Instantly, the contractions came on MUCH harder and MUCH faster. Remember now, I haven't slept in over 24 hours and had been contracted for almost 30 hours, so I started to just feel so weak and so tired. I asked for some pain meds, and I was given something that made me sleepy, but at least then I could kinda relax between contractions. I remember that I would stop breathing because I would get so relaxed, and Richard would have to remind me to breathe. But that only lasted about an hour before it wore off. Because of my Group B Strep, it was not safe for my midwife to examine me too often, so I had no idea at this point if I had progressed at all. Out of fear that I'd be too tired and weak to push, I asked for an epidural. The anesthesiologist came in and was somewhat rude. He asked me why the heck I'd want to have a VBAC over just scheduling another c-section. When I told him that it was safer for me and baby, he laughed at me. I was NOT about to have this debate at that time. I had to sit exceptionally still while contracting (and I am not a quite/calm laborer - I scream, punch things, bite things, kick, squeeze, etc.). Apparently the epidural went in perfectly the first time. Only one problem...same problem as last're supposed to go numb. Well, again, I didn't go numb. I felt my legs, I felt all the contractions, I felt the stupid catheter go in, etc. Little did I know that I was already 8 cm dilated (which I learned after getting the epidural) or I wouldn't have even asked for it! (Yes, I know, shoulda, coulda, woulda).

At any rate, I quickly moved along to 10 cm and I was ready to start pushing. I pushed for just about an hour, making my total labor/delivery 32 hours. As with Lydia, everyone thought I'd have an average size baby (maybe 7 1/2 lbs). Well, after all my pushing (which, wow, is that a challenge - it required more strength and endurance than I ever thought I had), I delivered a very healthy and big 8 lb 15 oz baby! No one would have guessed it - I only gained 25 lbs, but as everyone told me, I was all belly.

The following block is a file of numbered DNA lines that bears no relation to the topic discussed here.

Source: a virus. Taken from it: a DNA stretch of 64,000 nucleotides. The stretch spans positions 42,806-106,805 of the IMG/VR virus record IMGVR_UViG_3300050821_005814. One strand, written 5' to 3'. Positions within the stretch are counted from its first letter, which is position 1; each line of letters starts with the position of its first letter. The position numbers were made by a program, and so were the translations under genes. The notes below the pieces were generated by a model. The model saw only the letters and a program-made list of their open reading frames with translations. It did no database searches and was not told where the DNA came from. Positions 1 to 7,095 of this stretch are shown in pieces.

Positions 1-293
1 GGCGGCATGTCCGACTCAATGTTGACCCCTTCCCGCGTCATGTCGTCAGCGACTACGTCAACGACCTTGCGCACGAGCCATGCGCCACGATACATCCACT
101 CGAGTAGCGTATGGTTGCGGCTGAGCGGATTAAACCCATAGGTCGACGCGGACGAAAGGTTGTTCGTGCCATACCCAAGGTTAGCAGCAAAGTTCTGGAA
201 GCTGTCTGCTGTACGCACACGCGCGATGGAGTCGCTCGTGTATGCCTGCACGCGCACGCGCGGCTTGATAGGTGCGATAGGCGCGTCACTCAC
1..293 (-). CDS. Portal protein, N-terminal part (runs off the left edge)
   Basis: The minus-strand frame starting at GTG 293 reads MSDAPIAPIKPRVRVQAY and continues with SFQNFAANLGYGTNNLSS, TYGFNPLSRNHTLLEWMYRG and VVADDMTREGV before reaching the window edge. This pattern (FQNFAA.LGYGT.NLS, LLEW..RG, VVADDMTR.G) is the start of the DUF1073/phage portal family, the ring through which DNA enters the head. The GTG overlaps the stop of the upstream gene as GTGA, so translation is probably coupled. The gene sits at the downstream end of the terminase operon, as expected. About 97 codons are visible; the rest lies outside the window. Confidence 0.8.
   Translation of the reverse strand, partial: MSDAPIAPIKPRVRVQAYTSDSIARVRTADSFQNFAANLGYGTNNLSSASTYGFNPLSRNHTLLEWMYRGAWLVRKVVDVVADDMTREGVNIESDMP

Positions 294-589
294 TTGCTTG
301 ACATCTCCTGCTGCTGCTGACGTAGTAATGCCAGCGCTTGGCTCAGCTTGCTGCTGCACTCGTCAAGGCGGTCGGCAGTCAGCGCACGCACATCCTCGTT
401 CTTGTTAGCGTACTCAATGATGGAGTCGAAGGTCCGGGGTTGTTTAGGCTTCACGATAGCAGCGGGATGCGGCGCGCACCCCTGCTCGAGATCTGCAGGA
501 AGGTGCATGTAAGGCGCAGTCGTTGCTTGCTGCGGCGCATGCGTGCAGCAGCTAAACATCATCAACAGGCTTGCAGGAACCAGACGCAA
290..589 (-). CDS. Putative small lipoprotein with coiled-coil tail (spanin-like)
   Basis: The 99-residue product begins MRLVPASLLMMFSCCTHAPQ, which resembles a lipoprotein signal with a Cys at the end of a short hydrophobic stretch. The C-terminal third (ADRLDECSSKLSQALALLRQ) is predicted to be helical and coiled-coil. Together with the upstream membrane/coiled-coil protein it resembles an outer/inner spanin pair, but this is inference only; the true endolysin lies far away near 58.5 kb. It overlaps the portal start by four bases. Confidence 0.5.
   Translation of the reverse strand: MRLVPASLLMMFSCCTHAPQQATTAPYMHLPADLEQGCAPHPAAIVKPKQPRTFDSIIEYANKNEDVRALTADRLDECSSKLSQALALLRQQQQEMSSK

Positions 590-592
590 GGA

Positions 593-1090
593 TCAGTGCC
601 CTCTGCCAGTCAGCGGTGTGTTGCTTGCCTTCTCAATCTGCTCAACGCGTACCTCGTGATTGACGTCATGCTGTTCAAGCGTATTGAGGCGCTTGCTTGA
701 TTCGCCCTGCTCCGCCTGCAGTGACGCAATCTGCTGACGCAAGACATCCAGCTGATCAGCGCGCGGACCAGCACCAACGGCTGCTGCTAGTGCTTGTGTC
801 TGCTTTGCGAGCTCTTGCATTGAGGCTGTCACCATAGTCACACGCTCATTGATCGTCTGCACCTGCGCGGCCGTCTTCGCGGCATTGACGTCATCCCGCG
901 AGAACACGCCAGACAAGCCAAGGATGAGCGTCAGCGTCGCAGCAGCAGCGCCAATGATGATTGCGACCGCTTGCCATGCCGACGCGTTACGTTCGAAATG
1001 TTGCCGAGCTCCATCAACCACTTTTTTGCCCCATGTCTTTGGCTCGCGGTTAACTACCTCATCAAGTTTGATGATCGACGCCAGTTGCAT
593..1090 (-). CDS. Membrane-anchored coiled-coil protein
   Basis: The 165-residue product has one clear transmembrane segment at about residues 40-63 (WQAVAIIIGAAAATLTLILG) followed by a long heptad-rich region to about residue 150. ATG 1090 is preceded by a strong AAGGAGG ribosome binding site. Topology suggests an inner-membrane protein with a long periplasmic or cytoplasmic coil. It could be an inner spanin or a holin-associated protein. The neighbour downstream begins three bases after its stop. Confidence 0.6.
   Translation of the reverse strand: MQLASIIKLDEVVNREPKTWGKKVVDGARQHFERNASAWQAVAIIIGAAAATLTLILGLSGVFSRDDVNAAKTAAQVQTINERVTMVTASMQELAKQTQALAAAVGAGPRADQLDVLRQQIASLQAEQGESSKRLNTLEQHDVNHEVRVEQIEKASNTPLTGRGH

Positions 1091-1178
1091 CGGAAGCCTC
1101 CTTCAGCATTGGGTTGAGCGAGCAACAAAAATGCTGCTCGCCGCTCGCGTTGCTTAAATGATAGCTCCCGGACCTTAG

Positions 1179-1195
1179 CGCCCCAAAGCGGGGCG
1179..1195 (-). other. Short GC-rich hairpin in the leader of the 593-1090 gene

This experience helped me to reconnect with what I was experiencing when I gave in to having a c-section last time. Perhaps I even forgave myself for not trying harder. But this time, each time I started to doubt myself, thinking I should just give up because I apparently just can't deliver vaginally, my midwife and Richard gave me the courage to keep going. They told me they could see the head. My midwife grabbed the tray with instruments to signal he was coming, she put on a special gown, she called in another nurse, etc. All of these were signs to me that I was doing a good job. My midwife stretched and massaged and did everything she could to help me have the birth I wanted for my family. For that, I am eternally grateful. I can only hope that my career allows me to have a similar impact on the lives of others. It's really quite amazing! Having a standard hospital birth may not be ideal or perfect. I still had to deal with all the postpartum hospital BS, but the guidance and support I received while laboring and delivering was unbelievable.

I love my babies, Lydia Marie and Bryce Cody Wells. They have stolen my heart forever!

Saturday, October 8, 2011

Tommee Tippee Review ~ Closer to Nature Bottle & Explora Truly Spill-Proof Drink Cup

by Carrie Wells, Ed.D.

After blogging about the new Tommee Tippee The Day Baby Was Born web application, I contacted the company to see if I could review some of their other products. I was quickly sent a closer to nature 5 oz feeding bottle for my newborn boy Bryce and a set of two explora truly spill proof drink cups for my 2-year old daughter Lydia.

The uniquely-designed nipple on the closer to nature bottle was created to mimic the natural feel of breastfeeding. It has a wider nipple for better latching and is BPA and phthalate-free.